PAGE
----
ROGUE - Fall chinook salmon fishing remains good in the lower Rogue bay, while fall chinook are biting quite well downstream of the Applegate River mouth. Summer steelhead fishing is fair to good in the upper Rogue, giving anglers plenty of choices to spend their angling day.

ROGUE - Fall chinook salmon fishing remains good in the lower Rogue bay, while fall chinook are biting quite well downstream of the Applegate River mouth. Summer steelhead fishing is fair to good in the upper Rogue, giving anglers plenty of choices to spend their angling day.

But the best bet now is the middle Rogue, where the short trip from Medford is yielding good catches of decent-sized chinook on Kwikfish. The run from Lathrop boat ramp to Robertson Bridge has been the most consistent for anglers targeting chinook bound for the Applegate River. Kwikfish wrapped with sardine filets is best, largely because the pikeminnows devour any bait dropped for chinook.

A lot of fall chinook are holding in the lower Rogue Canyon, and a drop in river temperatures could get them sprinting over Rainie Falls and into the middle Rogue soon.

In the lower Rogue, trolling the bay is consistently good for fall chinook up to 48 pounds so far. Most of the fish are washing in with the incoming tide, but the out-going tide has produced good catches also. Trolling anchovies with blades is best. A few chinook have been caught on spinner blades this past week.

The chinook are moving upstream and catches are starting to pick up in the Agness area on Kwikfish and roe.

As of Aug. 17, 328 fall chinook have been counted at Gold Ray Dam. It's early in the run. Downstream of Gold Ray Dam, anglers can keep up to two wild chinook a day and no more than 10 for the season.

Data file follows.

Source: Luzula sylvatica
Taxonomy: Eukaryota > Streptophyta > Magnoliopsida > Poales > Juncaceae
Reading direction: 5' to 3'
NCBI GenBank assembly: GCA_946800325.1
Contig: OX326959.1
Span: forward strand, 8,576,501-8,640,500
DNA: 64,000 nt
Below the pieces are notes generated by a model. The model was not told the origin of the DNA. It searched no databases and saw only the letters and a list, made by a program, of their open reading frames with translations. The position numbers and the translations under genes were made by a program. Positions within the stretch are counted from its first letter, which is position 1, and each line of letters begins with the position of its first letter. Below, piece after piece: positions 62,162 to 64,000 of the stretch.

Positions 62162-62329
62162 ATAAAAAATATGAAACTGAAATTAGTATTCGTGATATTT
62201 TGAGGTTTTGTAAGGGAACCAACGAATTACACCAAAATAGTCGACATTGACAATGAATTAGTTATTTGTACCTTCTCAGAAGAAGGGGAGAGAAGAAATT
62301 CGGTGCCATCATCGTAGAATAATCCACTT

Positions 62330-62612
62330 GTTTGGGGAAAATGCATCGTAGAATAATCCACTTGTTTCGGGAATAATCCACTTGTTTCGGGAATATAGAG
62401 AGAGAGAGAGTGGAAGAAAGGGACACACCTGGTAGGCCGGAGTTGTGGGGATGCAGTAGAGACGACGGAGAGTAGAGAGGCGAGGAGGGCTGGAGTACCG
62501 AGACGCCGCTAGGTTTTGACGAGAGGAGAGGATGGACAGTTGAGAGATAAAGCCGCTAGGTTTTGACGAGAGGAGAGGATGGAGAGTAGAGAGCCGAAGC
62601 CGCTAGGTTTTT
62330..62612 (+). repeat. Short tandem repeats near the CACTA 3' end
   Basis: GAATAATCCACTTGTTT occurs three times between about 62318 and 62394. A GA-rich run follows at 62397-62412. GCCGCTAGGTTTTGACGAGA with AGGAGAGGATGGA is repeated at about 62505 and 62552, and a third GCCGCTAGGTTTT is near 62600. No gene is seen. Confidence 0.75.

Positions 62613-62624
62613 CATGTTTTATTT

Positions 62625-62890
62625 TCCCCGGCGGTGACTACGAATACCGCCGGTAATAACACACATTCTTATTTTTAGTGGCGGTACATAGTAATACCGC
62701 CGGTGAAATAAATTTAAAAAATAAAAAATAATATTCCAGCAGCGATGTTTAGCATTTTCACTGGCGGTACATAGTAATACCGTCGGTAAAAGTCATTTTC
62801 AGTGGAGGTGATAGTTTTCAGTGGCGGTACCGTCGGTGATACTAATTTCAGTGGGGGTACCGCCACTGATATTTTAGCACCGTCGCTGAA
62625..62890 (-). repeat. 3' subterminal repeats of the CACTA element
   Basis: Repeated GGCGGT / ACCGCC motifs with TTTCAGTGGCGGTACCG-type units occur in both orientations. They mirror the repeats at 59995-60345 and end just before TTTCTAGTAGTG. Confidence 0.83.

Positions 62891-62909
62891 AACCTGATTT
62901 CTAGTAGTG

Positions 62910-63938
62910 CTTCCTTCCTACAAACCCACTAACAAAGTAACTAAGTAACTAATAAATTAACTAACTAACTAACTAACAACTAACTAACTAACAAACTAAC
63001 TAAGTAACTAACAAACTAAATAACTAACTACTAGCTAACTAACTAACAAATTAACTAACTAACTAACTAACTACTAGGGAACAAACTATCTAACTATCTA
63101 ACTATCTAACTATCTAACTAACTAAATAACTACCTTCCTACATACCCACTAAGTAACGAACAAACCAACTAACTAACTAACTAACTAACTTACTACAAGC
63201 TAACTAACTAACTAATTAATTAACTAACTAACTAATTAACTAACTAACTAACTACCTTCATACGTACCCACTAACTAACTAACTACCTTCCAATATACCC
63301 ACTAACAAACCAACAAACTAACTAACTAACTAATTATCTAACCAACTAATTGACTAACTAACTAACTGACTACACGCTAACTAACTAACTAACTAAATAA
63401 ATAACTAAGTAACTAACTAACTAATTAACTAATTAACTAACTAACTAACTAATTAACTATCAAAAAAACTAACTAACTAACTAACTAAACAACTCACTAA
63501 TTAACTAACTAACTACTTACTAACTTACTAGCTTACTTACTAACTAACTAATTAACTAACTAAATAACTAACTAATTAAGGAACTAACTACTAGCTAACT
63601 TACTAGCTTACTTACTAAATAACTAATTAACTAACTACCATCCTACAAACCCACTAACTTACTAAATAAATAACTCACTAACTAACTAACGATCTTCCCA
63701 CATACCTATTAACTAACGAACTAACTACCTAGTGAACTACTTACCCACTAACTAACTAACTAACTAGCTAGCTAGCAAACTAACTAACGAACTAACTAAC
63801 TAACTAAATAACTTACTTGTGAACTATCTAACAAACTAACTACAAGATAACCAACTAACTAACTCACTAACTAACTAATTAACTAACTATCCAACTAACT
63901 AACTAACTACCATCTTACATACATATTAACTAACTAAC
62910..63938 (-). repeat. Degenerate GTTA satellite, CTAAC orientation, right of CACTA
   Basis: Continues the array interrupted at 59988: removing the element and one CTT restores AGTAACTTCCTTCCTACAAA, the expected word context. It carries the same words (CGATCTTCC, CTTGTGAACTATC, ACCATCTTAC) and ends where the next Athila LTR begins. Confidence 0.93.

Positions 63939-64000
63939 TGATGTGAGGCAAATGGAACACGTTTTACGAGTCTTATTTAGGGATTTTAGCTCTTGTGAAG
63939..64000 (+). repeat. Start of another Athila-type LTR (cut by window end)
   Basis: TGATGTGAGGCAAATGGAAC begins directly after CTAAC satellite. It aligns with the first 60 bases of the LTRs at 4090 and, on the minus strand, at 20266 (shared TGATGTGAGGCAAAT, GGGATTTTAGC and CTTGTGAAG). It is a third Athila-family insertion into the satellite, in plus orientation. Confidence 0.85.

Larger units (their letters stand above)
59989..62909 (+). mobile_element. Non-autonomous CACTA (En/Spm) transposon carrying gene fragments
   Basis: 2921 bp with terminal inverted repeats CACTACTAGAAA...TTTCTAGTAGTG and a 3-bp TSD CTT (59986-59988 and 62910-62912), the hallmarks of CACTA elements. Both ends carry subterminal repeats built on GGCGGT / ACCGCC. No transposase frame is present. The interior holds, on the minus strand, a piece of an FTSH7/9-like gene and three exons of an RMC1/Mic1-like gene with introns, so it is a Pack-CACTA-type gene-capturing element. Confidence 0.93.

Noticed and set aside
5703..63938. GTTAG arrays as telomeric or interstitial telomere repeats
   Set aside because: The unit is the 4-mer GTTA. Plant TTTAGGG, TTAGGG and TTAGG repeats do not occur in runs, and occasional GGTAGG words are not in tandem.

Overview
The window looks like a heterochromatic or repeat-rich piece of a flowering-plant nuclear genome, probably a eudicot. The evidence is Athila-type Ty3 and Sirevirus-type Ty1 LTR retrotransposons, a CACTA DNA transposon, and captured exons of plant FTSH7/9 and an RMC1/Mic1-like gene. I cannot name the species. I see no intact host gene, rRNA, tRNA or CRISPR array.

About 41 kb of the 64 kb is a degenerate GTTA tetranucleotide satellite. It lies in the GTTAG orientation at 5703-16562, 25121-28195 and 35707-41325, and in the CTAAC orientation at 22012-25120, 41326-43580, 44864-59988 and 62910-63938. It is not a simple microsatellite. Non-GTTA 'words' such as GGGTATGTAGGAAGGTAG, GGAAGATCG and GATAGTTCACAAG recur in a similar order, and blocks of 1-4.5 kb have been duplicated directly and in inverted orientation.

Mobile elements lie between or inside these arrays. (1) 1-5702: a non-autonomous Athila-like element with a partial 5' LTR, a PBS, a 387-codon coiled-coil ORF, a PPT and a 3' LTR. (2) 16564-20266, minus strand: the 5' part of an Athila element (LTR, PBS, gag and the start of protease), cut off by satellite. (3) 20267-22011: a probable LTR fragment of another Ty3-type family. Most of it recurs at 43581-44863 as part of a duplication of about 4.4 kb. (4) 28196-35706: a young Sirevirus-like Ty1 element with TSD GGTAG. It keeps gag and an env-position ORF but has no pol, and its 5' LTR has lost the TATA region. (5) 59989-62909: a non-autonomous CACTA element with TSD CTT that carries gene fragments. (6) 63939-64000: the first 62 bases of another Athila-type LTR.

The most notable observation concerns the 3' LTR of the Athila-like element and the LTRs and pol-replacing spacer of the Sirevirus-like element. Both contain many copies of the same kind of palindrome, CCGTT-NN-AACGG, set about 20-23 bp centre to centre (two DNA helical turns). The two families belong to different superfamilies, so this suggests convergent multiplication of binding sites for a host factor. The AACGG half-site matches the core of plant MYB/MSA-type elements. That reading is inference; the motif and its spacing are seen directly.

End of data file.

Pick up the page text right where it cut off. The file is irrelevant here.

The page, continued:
The summer steelhead count as of Aug. 17 was 3,583 at Gold Ray Dam.

These early summer steelhead are very aggressive and will bite worms, plastic worms, roe, corkies, spinners, plugs and streamer flies. They are hanging in faster water because it has better oxygen content. Most of the fish are 20 inches and under this year, thanks to last year's good halfpounder run.

The upper Rogue also is awash with spring chinook smolts released recently from Cole Rivers Hatchery. These fish are aggressive and will hit flies and lures, but they should be avoided so as many of the chinook reach the ocean as possible.

All wild spring chinook must be released unharmed river-wide.

ILLINOIS - Summer steelhead and some halfpounders have moved into the lower reaches to take advantage of cooler water conditions.

UMPQUA - Summer steelhead fishing is good in the North Umpqua in both the bait water around Rock Creek and the flies-only water. Catches remain best at dusk for fly-fishers using streamers. Chinook fishing is closed in the Rock Creek area. The mainstem Umpqua is closed to the killing of wild steelhead year-round. Steelhead catches have been slow.

Smallmouth bass fishing has been excellent throughout most of the river upstream of tidewater. Plastic baits have been working best.

COQUILLE - Fall chinook salmon are biting spinners in tidewater, especially for those trolling around Prosper and Rocky Point. Striped bass fishing is slow.

COOS - Fall chinook are biting well in tidewater for those casting spinners or mooching anchovies near the bar. Fishing for sturgeon is slow in the estuary, as is fishing for striped bass.

CHETCO - Fishing is closed upstream of the Highway 101 bridge. Fishing for chinook in the bay has been slow.

ELK/SIXES - Both rivers are fishing fair to good for sea-run cutthroat trout with spinners and flies.

APPLEGATE - The river is open to angling, and a few fly-fishers are catching and releasing rainbow trout throughout the McKee and Applegate areas. Rainbow trout are in some of the holes and riffles around the McKee Bridge, the mouth of Williams Creek and elsewhere. The river is closed to steelhead fishing.